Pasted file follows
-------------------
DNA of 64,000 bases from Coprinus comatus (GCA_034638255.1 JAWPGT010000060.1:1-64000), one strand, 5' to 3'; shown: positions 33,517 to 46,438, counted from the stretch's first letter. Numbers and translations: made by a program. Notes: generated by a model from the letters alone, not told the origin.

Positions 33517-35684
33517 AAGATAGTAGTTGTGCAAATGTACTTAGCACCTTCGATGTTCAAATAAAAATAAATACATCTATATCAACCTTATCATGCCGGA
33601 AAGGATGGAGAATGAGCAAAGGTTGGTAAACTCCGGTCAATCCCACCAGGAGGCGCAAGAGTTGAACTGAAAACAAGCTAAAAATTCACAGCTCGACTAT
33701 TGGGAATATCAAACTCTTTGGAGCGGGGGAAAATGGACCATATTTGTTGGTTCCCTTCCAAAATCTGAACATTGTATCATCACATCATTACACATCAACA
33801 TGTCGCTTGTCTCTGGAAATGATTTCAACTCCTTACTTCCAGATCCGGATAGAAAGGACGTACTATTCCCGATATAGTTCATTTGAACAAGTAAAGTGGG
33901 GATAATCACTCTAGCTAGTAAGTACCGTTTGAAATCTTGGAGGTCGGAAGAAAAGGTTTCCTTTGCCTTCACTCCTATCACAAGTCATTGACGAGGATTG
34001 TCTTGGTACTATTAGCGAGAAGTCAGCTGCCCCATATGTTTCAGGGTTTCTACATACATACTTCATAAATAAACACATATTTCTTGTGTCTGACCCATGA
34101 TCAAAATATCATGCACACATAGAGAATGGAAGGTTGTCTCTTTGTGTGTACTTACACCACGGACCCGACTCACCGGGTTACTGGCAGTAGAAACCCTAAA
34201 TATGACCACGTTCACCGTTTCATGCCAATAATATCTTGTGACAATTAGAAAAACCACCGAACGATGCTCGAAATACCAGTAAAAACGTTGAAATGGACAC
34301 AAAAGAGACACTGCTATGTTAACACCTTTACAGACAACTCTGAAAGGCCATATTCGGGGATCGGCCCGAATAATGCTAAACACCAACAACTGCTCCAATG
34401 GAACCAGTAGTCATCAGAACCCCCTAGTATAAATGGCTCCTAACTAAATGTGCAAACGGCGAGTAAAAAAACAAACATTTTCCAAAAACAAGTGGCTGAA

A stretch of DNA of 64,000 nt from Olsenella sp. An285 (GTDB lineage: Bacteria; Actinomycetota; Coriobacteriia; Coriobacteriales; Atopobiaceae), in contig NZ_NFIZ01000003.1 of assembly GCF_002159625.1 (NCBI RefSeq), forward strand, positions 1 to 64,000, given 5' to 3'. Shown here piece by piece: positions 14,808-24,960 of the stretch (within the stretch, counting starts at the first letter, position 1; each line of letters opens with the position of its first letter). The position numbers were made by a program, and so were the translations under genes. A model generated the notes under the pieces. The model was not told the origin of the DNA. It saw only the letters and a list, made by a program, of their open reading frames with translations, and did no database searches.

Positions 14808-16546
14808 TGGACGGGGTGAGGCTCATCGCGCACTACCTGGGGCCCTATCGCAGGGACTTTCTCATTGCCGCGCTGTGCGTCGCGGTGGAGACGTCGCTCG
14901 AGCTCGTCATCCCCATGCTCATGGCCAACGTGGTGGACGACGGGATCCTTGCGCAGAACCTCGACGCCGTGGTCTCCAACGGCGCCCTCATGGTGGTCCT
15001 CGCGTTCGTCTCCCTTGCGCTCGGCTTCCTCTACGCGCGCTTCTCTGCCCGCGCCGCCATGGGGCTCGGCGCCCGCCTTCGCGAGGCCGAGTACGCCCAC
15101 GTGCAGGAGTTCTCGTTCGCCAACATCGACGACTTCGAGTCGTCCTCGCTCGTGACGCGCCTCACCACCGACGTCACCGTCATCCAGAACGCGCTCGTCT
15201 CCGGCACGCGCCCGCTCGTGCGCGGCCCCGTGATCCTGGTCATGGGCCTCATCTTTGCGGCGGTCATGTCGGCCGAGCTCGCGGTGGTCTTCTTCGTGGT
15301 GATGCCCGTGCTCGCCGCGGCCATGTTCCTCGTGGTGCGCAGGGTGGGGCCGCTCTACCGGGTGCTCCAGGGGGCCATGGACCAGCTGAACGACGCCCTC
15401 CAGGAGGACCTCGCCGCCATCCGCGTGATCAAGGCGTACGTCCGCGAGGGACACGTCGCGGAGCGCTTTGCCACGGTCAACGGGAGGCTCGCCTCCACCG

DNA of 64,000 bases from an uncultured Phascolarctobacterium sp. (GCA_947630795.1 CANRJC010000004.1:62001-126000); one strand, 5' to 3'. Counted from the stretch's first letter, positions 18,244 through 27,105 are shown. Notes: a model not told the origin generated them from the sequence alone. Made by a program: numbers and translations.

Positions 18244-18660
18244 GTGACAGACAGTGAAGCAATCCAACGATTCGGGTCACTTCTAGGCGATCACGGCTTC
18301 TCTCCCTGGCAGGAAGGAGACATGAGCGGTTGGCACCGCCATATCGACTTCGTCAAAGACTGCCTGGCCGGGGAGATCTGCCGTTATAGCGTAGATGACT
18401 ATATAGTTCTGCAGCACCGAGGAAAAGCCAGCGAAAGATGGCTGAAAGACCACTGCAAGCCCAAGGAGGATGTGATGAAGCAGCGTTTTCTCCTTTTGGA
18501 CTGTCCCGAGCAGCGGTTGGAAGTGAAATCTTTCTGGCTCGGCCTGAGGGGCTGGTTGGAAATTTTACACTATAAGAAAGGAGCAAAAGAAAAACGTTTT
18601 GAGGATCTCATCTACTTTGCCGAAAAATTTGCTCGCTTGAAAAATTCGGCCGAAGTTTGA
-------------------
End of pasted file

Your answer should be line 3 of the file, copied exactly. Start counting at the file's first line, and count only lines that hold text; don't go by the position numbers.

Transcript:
33517 AAGATAGTAGTTGTGCAAATGTACTTAGCACCTTCGATGTTCAAATAAAAATAAATACATCTATATCAACCTTATCATGCCGGA